Bring chicken stock to a boil. Grate ½ pound of squash into a bowl (use large grate) add 2 squash blossoms and pour heated stock over. Cover and steep 15-20 minutes. Strain stock into sauce pan and gently reheat squash-infused stock. Over medium heat, in a heavy sauté pan, heat olive oil and 1 tablespoon butter. Add chopped onions and sauté until translucent (approx. 3 minutes). Add salt and pepper. Add half of diced squash and sauté 3 minutes. Add garlic. Stir in risotto. Sauté for 2 minutes. Add white wine and stir. Add stock, one cup at a time and stir until each cup of liquid is incorporated. In a separate sauté pan, heat oil and add remaining diced squash, sauté for 3-5 minutes.
When risotto is ready, add 1 tablespoon butter and Parmesan cheese. Spoon risotto into 4 bowls. Garnish with sautéed squash, extra squash blossoms (perhaps your Squash Blossom Poppers), and grated Parmesan.
Spiced Chocolate Zucchini Cupcakes
Makes 20 cupcakes
- 12 tablespoons (1½ stick or ¾ cup) butter
- 2 cups sugar
- 3 eggs
- 2 teaspoons vanilla extract
- 1 tablespoon grated orange zest
- 2 cups grated raw zucchini
- 2¾ cups all purpose flour
- ½ cup unsweetened cocoa
- 2½ teaspoons baking powder
- 1½ teaspoons baking soda
- 1 teaspoon ground ginger
- ½ teaspoon ground mustard
- 1 teaspoon salt
- 1 teaspoon cinnamon
- ½ cup milk
- 1 cup chopped walnuts
Preheat the oven to 350°. Line a cupcake pan for 20 cupcakes.
Cream the butter or shortening and slowly add the sugar, beating until smooth. Beat in the eggs and mix thoroughly. Stir in the vanilla, orange zest, and grated zucchini and blend well. (Batter may look curdled at this point. It will smooth out later.)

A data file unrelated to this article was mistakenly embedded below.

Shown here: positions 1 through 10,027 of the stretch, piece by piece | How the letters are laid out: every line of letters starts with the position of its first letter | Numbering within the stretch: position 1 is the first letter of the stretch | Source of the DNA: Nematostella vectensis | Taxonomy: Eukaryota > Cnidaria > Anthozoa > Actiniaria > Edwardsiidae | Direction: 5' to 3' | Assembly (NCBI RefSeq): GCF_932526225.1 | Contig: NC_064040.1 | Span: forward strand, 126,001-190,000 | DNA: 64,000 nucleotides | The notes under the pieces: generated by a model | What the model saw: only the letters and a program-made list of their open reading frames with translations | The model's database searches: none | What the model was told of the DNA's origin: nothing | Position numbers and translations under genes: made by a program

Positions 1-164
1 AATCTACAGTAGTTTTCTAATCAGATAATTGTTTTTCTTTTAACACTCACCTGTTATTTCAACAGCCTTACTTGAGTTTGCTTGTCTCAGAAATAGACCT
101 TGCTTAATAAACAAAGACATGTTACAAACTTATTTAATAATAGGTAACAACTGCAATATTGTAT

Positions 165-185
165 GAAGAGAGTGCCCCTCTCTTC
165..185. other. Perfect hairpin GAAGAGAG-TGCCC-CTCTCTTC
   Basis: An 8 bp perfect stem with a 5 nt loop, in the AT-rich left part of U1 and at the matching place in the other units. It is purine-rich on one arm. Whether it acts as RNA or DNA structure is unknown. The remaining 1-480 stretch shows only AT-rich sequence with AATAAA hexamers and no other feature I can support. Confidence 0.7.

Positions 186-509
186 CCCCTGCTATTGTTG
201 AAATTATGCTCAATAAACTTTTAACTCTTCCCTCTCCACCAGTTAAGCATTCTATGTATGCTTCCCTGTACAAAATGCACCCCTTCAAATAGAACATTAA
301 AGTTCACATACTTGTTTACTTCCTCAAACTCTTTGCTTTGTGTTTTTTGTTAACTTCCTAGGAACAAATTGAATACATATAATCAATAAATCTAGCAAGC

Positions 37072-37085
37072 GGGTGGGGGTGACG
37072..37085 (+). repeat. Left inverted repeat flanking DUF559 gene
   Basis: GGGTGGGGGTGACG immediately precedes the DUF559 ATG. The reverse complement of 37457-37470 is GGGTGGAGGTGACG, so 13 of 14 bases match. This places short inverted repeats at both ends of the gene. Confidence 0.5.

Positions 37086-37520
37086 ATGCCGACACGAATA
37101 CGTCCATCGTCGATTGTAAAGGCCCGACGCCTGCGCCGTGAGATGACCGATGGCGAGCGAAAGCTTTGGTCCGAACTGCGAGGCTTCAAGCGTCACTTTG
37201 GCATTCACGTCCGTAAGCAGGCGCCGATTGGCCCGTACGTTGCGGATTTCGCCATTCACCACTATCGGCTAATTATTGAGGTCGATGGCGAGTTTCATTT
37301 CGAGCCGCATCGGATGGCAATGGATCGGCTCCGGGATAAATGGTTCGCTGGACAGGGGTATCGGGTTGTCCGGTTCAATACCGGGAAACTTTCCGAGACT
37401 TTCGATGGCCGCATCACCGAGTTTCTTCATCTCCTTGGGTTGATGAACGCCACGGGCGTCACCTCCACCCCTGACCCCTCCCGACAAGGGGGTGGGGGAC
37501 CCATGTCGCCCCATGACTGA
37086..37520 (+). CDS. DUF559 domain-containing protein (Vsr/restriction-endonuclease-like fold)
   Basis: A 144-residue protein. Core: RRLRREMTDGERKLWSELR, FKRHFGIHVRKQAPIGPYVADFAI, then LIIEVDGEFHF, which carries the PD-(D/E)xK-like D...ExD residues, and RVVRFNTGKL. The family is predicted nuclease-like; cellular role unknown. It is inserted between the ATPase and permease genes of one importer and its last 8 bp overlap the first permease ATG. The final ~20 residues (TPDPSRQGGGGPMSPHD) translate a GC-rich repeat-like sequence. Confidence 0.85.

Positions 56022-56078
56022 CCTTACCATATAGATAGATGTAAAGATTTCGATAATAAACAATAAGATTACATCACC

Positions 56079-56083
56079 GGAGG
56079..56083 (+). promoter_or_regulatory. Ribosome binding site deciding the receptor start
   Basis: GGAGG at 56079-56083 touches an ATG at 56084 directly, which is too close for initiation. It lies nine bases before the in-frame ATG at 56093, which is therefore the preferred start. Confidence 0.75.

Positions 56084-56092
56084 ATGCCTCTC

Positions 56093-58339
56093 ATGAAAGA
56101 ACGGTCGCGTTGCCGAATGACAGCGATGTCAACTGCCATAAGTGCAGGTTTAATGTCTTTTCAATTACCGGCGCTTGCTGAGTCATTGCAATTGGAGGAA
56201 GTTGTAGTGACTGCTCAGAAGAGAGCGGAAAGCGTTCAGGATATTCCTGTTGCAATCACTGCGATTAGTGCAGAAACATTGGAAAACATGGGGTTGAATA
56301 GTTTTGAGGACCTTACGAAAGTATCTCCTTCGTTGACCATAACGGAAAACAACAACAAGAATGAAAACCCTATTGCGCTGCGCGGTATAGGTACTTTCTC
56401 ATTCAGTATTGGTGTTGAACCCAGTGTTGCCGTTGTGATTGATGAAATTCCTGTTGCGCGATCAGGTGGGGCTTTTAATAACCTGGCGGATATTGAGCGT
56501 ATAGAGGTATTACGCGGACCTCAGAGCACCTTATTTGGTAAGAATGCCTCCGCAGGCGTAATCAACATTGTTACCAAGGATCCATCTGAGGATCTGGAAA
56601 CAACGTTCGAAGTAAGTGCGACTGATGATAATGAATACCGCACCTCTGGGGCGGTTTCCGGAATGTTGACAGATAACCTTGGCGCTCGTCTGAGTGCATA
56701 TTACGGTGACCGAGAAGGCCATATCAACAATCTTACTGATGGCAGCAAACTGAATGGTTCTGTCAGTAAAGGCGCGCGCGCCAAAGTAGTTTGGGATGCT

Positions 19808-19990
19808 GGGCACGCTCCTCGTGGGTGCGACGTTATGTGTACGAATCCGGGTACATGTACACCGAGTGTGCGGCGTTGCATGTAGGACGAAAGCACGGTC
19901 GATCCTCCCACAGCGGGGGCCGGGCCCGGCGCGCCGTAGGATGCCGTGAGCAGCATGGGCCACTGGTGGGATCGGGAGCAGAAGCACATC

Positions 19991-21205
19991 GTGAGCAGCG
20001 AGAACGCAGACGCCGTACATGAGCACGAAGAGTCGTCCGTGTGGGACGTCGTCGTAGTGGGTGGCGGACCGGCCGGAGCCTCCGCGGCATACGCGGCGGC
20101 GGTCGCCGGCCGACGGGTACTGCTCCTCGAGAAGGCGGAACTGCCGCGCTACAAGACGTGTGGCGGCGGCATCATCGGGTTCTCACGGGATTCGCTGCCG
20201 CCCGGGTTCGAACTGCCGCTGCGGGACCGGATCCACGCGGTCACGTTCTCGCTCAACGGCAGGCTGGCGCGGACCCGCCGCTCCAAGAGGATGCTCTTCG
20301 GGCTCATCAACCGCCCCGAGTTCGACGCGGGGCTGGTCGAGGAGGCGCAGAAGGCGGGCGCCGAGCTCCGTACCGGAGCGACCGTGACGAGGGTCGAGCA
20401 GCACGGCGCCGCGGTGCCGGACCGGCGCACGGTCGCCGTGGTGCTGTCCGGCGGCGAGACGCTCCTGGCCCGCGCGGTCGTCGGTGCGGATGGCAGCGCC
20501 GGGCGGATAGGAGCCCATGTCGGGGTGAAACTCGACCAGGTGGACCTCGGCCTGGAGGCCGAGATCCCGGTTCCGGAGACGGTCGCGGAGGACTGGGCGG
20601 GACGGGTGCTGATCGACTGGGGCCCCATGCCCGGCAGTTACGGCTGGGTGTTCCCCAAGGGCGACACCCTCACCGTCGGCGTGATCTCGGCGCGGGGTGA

Stir together the flour, cocoa, baking powder, baking soda salt and cinnamon, and sift onto a piece of waxed paper. Add the sifted dry ingredients to the zucchini mixture along with the milk and beat until thoroughly mixed. Stir in the walnuts.
Pour the batter into the prepared cupcake pans. Bake for 30 to 35 minutes or until a toothpick inserted in center of a cupcake comes out clean. Remove from the oven and let cupcakes cool completely before icing and decorating with candied zucchini slices and crystalized squash blossoms.
Dark Chocolate Frosting
- 2 cups heavy cream
- 2 cups sugar
- 1 split vanilla bean
- ½ pound unsweetened dark chocolate
- ½ pound butter
Boil cream, sugar, vanilla for 6 minutes. Remove from heat and add chocolate, butter. Whisk smoothly and strain out vanilla bean.
Candied Zucchini Slices
- 1 cup water
- 1 cup sugar
- Zucchini slices (thinly sliced)
Bring above ingredients to a boil for 5 minutes. Reduce heat to low and drop thinly sliced zucchini slices into simmering simple syrup. Simmer for 2-3 minutes until zucchini becomes translucent. Remove with a slotted spoon, placing slices onto parchment paper to air dry.
Crystallized Squash Blossoms
With a very small paint brush, brush all surfaces of flowers with egg white. Toss flowers in superfine sugar and air dry until crisp.
Barbara Llewellyn Catering & Event Planning
Recipe photos by Cheryl Angelina Koehler